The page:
No doubt you’ve noticed ceramides listed among the ingredients of some of your favorite skincare products, or products, at least, that you’ve considered using. From that, you’ve probably gleaned enough to know that they’re pretty important for keeping skin strong and healthy. But what are they, exactly?
Ceramides are lipids found in the epidermis, the top layer of the skin. In all, there are nine different types, and together they make up about half of the epidermis.
To understand their value, think of ceramides in the context of a brick wall. Your skin cells are the bricks, and the ceramides are the mortar that bind them together and create a solid, stable wall. When our skin is deficient in ceramides, it can become dry and cracked (not unlike a brick wall), which makes it all that much easier for irritants to get in and natural moisture to get out.
What you should be looking for in a product
While vital to our skin’s health – more specifically, the health of our skin barrier – ceramides don’t act alone. They work in conjunction with two other types of lipids, cholesterol and fatty acids.
Most products don’t disclose the amounts of these ingredients or whether the formulation uses the ratio that’s ideal for optimizing barrier function (one part ceramides to two parts cholesterol to two parts fatty acids). Ultimately, those details would be nice to know, but they’re relatively inconsequential. What matters most is that the product contains all three types of lipids.
You may also notice that there are various kinds of ceramides listed on labels. They can appear with accompanying numbers, like “ceramide 1,” or with accompanying letters, like “ceramide NP.” Remember, there are nine types of ceramides. As for which one a product includes, again, it doesn’t matter all that much. They all have the same effects.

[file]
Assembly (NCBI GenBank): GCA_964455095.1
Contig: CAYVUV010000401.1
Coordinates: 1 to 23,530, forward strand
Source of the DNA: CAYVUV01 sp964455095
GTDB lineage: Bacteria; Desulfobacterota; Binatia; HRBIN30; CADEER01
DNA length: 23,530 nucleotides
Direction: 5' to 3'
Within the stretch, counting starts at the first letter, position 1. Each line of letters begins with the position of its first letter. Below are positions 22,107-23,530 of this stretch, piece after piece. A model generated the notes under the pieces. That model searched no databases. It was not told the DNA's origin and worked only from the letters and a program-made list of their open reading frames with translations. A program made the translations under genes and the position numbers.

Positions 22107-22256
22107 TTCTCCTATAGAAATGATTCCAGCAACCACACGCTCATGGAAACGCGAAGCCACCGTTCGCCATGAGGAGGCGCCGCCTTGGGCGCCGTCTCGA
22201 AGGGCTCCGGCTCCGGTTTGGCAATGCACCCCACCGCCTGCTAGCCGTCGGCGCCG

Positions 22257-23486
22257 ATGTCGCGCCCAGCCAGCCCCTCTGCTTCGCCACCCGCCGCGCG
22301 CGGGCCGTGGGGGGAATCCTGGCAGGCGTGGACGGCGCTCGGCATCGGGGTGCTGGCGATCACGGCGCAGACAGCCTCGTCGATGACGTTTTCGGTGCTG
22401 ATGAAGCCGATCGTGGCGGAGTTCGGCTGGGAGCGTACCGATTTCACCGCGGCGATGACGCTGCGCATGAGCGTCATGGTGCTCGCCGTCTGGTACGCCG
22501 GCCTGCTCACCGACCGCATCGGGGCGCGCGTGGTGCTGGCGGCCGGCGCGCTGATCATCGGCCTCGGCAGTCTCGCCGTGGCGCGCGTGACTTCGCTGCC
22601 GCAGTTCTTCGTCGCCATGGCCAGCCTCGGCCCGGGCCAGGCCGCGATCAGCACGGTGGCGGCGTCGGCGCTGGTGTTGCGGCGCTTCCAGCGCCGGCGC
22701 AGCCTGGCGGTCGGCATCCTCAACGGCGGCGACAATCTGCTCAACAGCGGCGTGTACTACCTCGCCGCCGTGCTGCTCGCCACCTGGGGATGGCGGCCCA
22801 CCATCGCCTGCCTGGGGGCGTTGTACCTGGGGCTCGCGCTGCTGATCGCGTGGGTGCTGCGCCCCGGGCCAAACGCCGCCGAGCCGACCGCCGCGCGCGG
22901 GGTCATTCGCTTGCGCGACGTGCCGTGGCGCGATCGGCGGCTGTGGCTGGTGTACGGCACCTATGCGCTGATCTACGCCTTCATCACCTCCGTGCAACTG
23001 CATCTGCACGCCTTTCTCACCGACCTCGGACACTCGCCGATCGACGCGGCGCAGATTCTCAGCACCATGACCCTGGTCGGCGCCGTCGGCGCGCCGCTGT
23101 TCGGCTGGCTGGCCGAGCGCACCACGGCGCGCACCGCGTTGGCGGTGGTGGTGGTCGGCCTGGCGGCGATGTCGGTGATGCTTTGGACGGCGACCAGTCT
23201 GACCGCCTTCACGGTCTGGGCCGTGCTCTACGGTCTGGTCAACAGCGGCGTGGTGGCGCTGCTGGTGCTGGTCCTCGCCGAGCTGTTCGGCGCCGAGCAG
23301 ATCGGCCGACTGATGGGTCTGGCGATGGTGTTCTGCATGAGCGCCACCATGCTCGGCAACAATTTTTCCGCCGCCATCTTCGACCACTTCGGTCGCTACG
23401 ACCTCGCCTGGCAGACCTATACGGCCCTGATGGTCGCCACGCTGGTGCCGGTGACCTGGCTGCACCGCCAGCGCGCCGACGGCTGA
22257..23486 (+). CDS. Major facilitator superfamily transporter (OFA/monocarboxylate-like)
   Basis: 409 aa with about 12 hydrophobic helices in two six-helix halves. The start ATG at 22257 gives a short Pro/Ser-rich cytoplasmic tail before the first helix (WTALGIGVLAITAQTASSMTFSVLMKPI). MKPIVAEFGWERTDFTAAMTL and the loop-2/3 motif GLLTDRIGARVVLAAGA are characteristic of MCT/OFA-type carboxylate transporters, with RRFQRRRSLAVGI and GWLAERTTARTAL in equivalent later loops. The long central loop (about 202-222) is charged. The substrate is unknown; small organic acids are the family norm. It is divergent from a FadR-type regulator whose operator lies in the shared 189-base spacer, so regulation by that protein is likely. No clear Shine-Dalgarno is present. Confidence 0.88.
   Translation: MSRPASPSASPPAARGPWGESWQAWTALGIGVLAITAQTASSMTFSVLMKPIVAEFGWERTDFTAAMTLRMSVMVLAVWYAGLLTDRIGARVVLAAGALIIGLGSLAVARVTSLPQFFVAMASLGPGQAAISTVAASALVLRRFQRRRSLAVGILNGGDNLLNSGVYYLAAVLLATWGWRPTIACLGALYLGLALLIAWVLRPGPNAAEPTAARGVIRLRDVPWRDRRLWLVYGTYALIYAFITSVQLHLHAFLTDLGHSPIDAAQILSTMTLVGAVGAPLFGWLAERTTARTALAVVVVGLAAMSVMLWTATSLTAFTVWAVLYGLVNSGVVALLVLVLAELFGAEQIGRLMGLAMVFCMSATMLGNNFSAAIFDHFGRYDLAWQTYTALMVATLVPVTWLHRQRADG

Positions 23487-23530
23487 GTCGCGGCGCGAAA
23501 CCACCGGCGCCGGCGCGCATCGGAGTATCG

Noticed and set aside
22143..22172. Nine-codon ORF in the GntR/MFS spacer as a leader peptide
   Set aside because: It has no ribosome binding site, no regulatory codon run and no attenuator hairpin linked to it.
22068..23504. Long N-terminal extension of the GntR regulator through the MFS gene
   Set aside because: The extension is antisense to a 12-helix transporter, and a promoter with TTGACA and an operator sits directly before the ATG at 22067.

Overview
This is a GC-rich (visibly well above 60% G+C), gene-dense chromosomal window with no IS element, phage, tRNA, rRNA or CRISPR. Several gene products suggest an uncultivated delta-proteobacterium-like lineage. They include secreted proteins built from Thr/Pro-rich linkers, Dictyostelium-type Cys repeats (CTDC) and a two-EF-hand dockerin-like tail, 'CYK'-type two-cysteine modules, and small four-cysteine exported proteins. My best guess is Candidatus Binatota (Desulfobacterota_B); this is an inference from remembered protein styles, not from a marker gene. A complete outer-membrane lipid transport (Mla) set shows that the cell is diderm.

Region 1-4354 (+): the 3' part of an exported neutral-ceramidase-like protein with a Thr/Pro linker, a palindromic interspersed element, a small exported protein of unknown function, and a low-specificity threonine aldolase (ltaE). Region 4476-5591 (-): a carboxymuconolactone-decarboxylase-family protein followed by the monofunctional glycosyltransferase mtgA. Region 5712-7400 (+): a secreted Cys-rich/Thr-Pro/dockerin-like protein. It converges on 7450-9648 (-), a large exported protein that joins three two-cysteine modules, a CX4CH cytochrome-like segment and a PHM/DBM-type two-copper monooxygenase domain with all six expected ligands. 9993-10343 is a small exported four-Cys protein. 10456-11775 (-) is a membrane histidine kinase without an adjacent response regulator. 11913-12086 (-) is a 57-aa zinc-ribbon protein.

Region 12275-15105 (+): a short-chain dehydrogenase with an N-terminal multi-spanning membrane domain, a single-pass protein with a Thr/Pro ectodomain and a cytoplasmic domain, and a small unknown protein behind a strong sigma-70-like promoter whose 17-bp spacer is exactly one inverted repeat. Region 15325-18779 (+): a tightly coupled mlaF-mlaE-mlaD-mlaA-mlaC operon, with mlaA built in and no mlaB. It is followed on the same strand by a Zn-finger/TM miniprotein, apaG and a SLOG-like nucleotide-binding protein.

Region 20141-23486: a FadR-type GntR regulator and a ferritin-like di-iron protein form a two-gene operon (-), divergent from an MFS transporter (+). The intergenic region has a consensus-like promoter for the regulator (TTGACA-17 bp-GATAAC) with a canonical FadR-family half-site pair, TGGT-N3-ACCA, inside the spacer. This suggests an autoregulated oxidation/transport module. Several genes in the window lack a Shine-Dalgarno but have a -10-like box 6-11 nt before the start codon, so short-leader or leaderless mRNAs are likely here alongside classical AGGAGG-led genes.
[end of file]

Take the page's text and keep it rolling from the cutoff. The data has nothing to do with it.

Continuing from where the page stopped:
However, there is one instance where it might be beneficial to use products that use different kinds. Each type of ceramide has a different molecular weight. So, applying various ceramides increases the likelihood of effective penetration into the different layers of the epidermis.
Who benefits from ceramides?
Pretty much everyone can benefit from adding a product with ceramides to their skincare regimen. It’s also highly unlikely that they’re going to cause irritation or an allergic reaction, no matter how sensitive your skin may be.
That said, ceramides should be considered essential for anyone showing the early signs of aging and beyond. That’s because natural ceramide production, like so many other components of our skin, slows with age.
It’s also thought that dark skin produces less ceramides, which could potentially explain why many Black people are prone to dry skin. The lipids in the epidermis, including ceramides, can also be affected by a number of external factors, including winter weather, the use of harsh skincare products, overly aggressive scrubbing, and over-washing.
If you’re new ceramides, start small. Try a ceramides-enriched moisturizer. Then simply apply as directed. That’s all there is to it.